Systems Oncology

The goal of the Systems Oncology group is to understand how aberrations in cellular signalling networks promote tumorigenesis and in particular how the tumour microenvironment affect tumour cell signalling and malignant progression.

Normal tissues consist of multiple cell types including epithelial cells, fibroblasts, immune cells and cells of the vascular system. To ensure optimal performance of individual tissues, individual cells constantly communicate through the exchange of signals to fine-tune their behaviour. Cell-cell communication is frequently deregulated in cancer. During malignant transformation, tumour cells acquire mutations that not only alter their intrinsic signalling pathways, but also change their ability to respond to signals from heterotypic cells in the tissue. Moreover, tumour cells recruit and co-opt genetically normal cells to create a microenvironment which facilitates tumour progression.

Recent data have revealed dichotomous pro-tumorigenic and anti-tumorigenic roles of the microenvironment, and suggest that blocking signals from the tumour microenvironment may increase sensitivity to novel therapies. Therefore, understanding the molecular underpinnings of tumour-stroma signalling and its impact on malignant behaviour can lead to the development of new therapeutics and biomarkers.

We are currently focusing on identifying and delineating the regulatory mechanisms whereby tumour cells co-opt stromal cells. Specifically, we are identifying and characterising how tumour cell initiated signals lead to changes in the tumour microenvironment and consequently how such changes facilitate tumour progression, metastasis and response to therapy. Specifically, we have recently identified a putative target important in stromal cells, which we are now further characterising with generous support from Pancreas Cancer Research Fund (PCRF).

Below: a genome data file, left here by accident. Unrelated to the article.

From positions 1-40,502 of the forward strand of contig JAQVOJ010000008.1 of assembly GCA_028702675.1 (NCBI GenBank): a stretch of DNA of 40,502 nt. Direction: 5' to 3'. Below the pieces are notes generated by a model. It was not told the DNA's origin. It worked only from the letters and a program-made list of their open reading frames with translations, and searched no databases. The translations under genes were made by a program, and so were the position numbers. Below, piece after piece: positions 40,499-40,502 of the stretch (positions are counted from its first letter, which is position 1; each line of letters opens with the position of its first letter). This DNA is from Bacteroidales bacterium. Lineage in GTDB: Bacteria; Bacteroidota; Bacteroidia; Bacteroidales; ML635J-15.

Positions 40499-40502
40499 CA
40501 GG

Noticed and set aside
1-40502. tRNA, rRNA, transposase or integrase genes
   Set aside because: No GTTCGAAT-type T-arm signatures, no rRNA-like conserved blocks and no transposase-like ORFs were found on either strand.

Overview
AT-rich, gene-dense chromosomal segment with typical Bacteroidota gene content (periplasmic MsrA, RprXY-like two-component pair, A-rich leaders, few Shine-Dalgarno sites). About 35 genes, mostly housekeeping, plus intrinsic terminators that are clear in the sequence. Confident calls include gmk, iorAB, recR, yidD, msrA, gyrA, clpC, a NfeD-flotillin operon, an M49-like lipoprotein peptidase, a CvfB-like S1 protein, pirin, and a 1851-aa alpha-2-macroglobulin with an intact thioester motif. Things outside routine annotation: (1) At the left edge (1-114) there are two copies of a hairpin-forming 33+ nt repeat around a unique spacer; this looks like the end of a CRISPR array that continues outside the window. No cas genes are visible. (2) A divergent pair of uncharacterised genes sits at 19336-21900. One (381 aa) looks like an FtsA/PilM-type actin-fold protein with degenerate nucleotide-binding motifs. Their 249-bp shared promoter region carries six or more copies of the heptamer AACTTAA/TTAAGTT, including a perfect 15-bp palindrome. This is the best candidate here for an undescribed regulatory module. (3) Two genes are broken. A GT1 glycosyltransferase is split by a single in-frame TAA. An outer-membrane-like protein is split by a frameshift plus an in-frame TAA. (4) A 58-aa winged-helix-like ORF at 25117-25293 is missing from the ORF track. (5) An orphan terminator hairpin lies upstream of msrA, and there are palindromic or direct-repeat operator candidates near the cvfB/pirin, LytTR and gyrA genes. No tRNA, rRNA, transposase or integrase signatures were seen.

Triplex immunohistochemical staining of orthotopic pancreatic tumours showing acinar cells in magenta, alphaSMA positive myofibroblasts in deep purple and cytokeratin positive epithelial cells in Green.

As tumour cells secrete and receive multiple signals simultaneously we are developing and using models where tumour cell signalling and behaviour are analysed in the presence of stromal cells. Moreover, we have developed and are deploying robust proteomic workflows, which enables us to interrogate changes in cell signalling in a cell-type specific manner. To establish the specificities of signalling networks and how they impinge on specific cellular processes, we are combining our proteomics analysis with orthogonal approaches such as RNA interference screening, sequencing and high content imaging to systematically perturb and measure changes to cellular behaviour. Through data-integrative approaches, we aim to integrate the data in order to describe how signals are processed in a cell-specific manner.

The long-term goals are to understand how specific signals are processed to promote tumour progression and how blocking these signals can enhance therapeutic response.

 

Our latest paper on reciprocal signalling explained (Tape et al. Cell)